Booth et al. review the adaptation of muscle after exercise. They note that increased in muscle fiber coordination occur initially with training, and increases in power thereafter are from muscle fiber hypertrophy.

Illustration A is a diagram showing the connection between muscle size and number of myonuclei. Previously untrained muscles acquire newly formed nuclei by fusion of satellite cells preceding the hypertrophy (this is permanent). The elevated number of nuclei in muscle fibers that had experienced a hypertrophic episode would provide a mechanism for muscle memory, explaining the long-lasting effects of training and the ease with which previously trained individuals are more easily retrained.

Incorrect Answers:
Answer 1,2,4,5: Overloading of muscle with strength conditioning does not lead to any of these options.

ILLUSTRATIONS:

Please rate question.

Average 3.0 of 12 Ratings

Question COMMENTS (3)

(OBQ12.181) The cross-sectional area of a muscle is the factor most responsible for which of the following? Review Topic

QID:4541
1

Amount of maximal tension

87%

(2536/2906)

2

Speed of contraction

3%

(92/2906)

3

Duration of contraction

3%

(79/2906)

4

Type of contraction

2%

(62/2906)

5

Fatigability

4%

(117/2906)

Select Answer to see Preferred Response

PREFERRED RESPONSE 1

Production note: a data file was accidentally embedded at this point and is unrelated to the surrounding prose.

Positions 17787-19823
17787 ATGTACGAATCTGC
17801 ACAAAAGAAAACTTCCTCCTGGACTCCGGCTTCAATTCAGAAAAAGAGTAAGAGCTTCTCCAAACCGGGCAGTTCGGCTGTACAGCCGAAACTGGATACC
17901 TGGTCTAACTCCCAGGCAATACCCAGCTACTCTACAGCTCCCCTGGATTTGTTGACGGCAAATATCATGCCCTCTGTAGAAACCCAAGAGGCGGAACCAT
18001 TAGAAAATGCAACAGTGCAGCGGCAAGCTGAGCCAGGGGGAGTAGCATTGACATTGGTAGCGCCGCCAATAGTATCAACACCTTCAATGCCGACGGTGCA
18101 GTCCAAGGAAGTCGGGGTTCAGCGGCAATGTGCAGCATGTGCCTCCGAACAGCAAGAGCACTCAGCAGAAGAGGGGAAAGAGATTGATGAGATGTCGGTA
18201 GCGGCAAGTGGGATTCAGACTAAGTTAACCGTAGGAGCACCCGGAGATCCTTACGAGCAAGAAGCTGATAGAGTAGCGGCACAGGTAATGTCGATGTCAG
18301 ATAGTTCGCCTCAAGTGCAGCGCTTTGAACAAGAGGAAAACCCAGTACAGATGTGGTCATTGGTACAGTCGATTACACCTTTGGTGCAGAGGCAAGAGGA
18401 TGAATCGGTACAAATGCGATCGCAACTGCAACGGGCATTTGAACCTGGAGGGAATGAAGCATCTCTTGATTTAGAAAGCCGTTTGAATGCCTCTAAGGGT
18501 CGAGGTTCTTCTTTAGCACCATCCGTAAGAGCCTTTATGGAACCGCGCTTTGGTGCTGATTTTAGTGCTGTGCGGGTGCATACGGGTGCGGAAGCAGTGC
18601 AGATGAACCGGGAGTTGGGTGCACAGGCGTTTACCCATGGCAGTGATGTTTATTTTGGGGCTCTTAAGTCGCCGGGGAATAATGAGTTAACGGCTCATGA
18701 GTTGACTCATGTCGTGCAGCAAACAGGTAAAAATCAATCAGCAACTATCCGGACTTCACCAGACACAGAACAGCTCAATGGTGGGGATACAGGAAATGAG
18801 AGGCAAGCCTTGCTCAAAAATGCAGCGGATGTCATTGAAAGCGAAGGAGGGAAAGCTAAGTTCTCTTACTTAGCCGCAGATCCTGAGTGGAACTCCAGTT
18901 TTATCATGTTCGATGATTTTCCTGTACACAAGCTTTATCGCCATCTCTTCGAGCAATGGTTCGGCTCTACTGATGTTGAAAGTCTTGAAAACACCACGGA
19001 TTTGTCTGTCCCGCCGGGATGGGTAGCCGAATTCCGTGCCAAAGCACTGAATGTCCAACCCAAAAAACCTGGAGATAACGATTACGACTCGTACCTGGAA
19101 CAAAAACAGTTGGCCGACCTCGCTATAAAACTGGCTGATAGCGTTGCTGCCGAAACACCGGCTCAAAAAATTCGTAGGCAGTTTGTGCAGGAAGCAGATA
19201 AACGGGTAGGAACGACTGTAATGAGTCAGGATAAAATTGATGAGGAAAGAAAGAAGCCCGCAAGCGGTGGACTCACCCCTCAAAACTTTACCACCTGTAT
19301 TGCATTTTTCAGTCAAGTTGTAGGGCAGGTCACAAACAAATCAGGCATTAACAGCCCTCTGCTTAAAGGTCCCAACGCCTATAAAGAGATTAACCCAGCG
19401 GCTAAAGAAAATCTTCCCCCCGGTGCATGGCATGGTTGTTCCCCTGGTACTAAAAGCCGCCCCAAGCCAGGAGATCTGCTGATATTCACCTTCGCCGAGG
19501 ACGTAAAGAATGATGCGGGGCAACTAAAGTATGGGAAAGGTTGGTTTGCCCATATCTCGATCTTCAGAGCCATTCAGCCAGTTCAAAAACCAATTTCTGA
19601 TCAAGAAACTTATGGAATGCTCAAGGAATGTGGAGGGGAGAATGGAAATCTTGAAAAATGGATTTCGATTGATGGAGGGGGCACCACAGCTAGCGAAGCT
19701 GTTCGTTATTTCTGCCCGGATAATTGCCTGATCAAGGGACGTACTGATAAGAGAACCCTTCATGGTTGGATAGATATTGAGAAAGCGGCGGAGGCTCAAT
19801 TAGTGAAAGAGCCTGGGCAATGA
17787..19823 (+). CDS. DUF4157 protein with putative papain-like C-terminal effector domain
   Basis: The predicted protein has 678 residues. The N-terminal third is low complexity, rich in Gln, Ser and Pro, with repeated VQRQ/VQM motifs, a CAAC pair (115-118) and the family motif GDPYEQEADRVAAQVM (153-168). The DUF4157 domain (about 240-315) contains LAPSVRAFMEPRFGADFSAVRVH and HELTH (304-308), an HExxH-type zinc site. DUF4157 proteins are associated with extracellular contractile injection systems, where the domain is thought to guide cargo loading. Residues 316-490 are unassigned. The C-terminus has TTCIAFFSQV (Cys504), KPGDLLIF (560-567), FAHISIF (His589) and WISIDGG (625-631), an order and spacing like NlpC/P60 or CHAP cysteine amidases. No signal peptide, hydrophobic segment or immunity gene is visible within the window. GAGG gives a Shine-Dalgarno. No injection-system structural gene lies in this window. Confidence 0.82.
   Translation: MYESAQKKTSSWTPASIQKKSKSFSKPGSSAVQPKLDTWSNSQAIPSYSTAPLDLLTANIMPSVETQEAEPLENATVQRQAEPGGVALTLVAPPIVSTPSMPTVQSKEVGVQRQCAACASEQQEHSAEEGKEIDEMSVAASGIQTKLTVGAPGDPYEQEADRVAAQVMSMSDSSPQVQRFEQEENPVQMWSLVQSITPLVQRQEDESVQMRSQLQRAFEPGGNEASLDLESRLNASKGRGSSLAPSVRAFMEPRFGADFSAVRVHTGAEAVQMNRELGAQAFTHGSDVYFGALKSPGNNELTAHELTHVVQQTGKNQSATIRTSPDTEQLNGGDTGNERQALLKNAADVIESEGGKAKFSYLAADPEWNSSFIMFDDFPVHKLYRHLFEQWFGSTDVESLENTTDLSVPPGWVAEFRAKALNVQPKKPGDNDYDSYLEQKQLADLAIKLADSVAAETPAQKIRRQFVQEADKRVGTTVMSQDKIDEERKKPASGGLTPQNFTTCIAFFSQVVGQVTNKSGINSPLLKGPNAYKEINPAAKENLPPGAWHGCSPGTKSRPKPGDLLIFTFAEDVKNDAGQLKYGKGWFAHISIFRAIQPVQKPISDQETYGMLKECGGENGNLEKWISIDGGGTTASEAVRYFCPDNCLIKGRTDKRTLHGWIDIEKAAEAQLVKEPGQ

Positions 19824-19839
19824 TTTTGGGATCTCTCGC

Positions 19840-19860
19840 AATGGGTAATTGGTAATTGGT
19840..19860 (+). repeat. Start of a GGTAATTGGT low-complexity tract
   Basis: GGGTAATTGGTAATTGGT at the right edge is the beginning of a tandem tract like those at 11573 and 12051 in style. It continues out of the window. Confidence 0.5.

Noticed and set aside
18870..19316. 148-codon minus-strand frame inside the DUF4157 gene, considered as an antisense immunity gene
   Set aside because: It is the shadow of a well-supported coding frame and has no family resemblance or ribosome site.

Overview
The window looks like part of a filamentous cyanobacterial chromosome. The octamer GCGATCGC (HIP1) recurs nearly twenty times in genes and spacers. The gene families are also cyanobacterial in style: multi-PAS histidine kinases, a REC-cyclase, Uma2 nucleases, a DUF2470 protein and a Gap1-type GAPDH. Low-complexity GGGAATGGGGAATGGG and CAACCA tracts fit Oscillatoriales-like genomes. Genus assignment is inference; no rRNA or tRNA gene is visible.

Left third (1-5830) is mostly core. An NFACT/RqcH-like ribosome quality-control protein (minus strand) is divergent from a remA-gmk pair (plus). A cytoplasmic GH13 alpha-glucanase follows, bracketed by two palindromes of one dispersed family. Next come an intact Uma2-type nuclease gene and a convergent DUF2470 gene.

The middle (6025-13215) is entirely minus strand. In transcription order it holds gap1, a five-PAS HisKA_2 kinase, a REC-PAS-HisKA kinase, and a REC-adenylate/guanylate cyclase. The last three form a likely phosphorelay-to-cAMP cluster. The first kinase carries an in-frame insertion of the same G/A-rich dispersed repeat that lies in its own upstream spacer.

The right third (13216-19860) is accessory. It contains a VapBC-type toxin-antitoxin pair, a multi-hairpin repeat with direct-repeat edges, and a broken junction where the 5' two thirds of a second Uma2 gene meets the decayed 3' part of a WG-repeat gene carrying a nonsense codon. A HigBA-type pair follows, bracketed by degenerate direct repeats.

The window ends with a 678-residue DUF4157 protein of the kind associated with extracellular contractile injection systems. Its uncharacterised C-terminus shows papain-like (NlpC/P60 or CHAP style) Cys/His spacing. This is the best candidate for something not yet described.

Force generation, or the amount of maximal tension that can be generated by a given skeletal muscle is most dependent on the cross-sectional area of the muscle.

The cross-sectional area is the main determining factor in force generated by the muscle and is controlled by the number of myofibrils that contract. Weight lifting can lead to muscle hypertrophy, increased cross-sectional area, and increased force (ability to lift heavier weights). Fiber types have less to do with the force of contraction and more to do with the duration and speed of contraction.

Baroni et al. investigated the chronology of neural and morphological adaptations to knee extensor eccentric training. After 12 training weeks, significant increases in strength and anatomical cross-sectional area (19%) were seen.

Illustration A shows how muscle hypertrophy from strength training increases cross-sectional area.

Incorrect Responses:
The other functional attributes of a muscle, such as speed and duration of contraction and fatigability are more predicated on muscle fiber type than on the area.

ILLUSTRATIONS:

Please rate question.

Average 3.0 of 12 Ratings

Question COMMENTS (2)

(OBQ09.127) A collegiate football player is hit in the thigh by an opposing player's helmet. Radiographs are unremarkable and a clinical image of the injury is shown in Figure A. Which of the following cells appear first at the site of injury? Review Topic

QID:2940
FIGURES:
1

Osteoblasts

0%

(6/1359)

2

Neutrophils

89%

(1215/1359)

3

Myoblasts

4%

(59/1359)

4

Lymphoblasts

3%

(46/1359)

5

Eosinophils

2%

(28/1359)

Select Answer to see Preferred Response

PREFERRED RESPONSE 2

Neutrophils are the first cells to appear following acute muscle injury.

Tidball showed that mononucleated cells that normally reside in muscle are activated resulting in chemotactic signaling to inflammatory cells. These signaling molecules cause a massive influx of neutrophils to move to the injury site releasing inflammatory cytokines, resulting in swelling. Following this initial phase is an increase in macrophages that phagocytose debris. Finally, there is an increase in a second subpopulation of macrophages associated with muscle regeneration and scarring. Neutrophils and their generation of free radicals is thought to be associated with increased scarring and muscle damage.